- 02 Dec 21
Read Richy O’Gorman & Taurayne McKen (of Eye-rish podcast)'s thoughts and experiences on racism in Ireland below.
Richy O’Gorman (Eye-rish)
When I came to England, it wasn’t the English people that were welcoming towards me, it was Black people. I didn’t understand it at the time. It’s only as the years went by that I realised that when the Irish came over, and when the Windrush generation came in the ‘40s and ‘50s, that the “No Blacks, No Dogs, No Irish” signs were put in the windows. It led them to come together, to have their own drinking clubs, their own social networks. My missus’ grandfather came over during the Windrush era. He lived in Bristol, and he said that it was just rows of houses with Irish people on one side, and Black people on the other. They were constantly being attacked, so they formed a bond to defend the neighboruhood.
I’d been making the t-shirt for myself since about 2011. It was my own thoughts, how I saw the world. I thought a negative should be turned into a positive. The older generation know exactly what it is. They get it. It went viral in 2016. Someone took a picture of it and it kind of blew up from there. So it’s up to people to interpret it how they want to, but it’s to spur a conversation about race and race relations, and how we get on nowadays compared to how we did before.
I know racism still exists, but the bond between Irish people and Black people has been intertwined for generations. As Irish people, we like to talk anyway. And that’s what’s got us on in the world. We’re nice, welcoming, friendly people. My wife’s been to Ireland maybe 25 times, maybe more, and she hasn’t a bad word to say about the place. Every time she goes over there, she’s treated with the utmost respect. Obviously we do know that racism is in every corner of society, but we need to highlight the good as well as the bad.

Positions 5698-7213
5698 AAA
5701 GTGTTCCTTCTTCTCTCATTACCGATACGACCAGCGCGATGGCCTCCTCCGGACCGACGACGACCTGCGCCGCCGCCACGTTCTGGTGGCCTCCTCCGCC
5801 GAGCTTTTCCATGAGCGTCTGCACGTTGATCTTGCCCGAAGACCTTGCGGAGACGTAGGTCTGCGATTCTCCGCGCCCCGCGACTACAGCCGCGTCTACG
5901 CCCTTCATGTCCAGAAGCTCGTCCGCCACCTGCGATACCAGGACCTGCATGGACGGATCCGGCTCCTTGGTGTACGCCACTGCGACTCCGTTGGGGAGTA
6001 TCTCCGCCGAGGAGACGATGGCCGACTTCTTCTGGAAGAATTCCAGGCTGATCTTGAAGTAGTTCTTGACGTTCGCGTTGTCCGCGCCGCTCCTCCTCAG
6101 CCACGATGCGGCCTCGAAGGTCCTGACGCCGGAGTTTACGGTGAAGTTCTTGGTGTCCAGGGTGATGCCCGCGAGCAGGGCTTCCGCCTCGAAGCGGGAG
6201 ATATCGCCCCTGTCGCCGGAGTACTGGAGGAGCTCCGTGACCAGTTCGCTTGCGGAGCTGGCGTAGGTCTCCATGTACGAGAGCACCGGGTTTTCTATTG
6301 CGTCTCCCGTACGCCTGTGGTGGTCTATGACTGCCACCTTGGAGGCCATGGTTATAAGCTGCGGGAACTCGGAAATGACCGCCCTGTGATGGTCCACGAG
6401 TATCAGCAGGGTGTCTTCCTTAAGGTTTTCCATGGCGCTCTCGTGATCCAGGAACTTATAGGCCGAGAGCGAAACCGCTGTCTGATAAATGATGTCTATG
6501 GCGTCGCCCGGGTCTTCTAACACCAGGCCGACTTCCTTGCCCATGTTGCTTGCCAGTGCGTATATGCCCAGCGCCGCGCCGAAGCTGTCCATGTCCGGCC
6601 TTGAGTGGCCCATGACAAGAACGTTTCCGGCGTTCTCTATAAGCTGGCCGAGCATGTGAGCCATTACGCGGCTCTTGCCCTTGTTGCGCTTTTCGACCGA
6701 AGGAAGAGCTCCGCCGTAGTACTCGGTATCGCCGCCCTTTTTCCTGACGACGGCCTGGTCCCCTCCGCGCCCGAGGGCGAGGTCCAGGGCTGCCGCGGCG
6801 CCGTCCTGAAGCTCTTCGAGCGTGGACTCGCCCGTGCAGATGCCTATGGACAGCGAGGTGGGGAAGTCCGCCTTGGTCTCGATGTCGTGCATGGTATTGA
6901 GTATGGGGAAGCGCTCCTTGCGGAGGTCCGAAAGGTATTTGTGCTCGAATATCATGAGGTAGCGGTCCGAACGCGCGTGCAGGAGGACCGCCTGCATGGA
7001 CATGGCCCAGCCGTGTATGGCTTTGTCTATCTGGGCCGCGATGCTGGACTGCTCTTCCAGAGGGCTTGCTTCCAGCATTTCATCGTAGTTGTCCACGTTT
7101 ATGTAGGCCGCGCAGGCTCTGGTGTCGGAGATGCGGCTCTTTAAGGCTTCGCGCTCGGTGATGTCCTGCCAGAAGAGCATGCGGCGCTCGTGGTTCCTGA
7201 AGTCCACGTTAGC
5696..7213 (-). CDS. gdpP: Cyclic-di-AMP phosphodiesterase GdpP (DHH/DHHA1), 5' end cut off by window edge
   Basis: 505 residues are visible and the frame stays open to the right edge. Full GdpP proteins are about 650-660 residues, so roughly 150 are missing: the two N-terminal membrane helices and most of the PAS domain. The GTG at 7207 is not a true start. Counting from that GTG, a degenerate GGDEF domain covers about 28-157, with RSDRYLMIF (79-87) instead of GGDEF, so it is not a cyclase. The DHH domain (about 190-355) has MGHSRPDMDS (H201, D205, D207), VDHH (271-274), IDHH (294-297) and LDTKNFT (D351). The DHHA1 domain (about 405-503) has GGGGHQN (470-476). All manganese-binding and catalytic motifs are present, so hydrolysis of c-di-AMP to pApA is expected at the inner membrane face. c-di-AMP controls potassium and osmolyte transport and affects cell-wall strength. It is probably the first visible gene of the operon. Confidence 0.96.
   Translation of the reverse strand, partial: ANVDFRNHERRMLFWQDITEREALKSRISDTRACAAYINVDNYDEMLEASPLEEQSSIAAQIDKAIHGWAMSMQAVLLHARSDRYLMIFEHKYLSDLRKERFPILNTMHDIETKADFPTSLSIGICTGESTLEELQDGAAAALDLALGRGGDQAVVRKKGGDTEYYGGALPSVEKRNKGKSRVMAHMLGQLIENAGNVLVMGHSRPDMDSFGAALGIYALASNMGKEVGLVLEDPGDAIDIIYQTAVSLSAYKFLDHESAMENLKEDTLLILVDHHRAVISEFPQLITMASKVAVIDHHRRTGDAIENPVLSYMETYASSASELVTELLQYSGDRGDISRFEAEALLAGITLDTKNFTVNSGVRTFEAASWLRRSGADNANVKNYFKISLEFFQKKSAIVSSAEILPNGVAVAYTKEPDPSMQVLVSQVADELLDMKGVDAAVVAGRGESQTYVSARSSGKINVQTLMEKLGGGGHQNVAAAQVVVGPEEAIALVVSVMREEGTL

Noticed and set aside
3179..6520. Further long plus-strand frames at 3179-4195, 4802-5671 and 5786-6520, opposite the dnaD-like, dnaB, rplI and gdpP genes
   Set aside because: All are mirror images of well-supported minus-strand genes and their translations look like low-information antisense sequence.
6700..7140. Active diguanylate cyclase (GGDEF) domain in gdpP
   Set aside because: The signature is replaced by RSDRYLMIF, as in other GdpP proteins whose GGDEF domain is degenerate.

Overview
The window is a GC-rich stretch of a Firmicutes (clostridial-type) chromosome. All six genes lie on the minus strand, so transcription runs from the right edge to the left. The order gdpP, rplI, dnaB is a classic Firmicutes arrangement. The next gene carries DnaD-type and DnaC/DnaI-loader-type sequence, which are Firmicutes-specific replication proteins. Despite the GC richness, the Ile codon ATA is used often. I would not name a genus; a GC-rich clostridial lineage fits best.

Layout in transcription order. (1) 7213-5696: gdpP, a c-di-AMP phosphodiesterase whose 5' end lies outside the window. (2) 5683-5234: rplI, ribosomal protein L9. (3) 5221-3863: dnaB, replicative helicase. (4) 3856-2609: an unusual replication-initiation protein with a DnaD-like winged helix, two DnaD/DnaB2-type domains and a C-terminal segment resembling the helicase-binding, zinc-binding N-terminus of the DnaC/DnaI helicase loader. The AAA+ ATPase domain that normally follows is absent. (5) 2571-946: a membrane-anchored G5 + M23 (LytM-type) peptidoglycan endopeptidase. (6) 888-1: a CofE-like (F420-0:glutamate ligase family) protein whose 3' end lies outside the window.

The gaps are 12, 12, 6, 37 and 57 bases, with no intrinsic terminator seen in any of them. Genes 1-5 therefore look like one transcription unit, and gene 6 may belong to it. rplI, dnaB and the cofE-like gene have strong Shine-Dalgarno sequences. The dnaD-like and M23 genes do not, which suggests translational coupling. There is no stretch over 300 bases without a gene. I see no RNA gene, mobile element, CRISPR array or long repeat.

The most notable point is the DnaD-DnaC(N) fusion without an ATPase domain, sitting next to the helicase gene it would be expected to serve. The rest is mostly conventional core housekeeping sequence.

Dialogue is key. Speaking to people. And education – like Black history having a bit more space in the calendar than just one month – is crucial. Because obviously Black history is the world’s history.
Taurayne McKen (Eye-rish)
Unfortunately we are getting to the stage of tolerating rather than appreciating. If we look at the Windrush-era in England most people in Ireland might not know that the Irish and Caribbean people formed a bond because of the similar cultures of family, food and music. My grandad has told me many times that Irish and Caribbeans were family. They stood their ground against the racist “No Blacks, No Dogs, No Irish” signs in pubs and B&Bs. They defended each other when one community was being attacked. We, as people, must remind ourselves of this and our history together. Race should not be a factor in how we get on with people. Out of one comes many.
This contribution featured in Part 1 of 100 Voices: #AllAgainstRacism. Read Part 2 in the current issue of Hot Press below:
Special thanks to the Irish Human Rights and Equality Commission for their support in this project.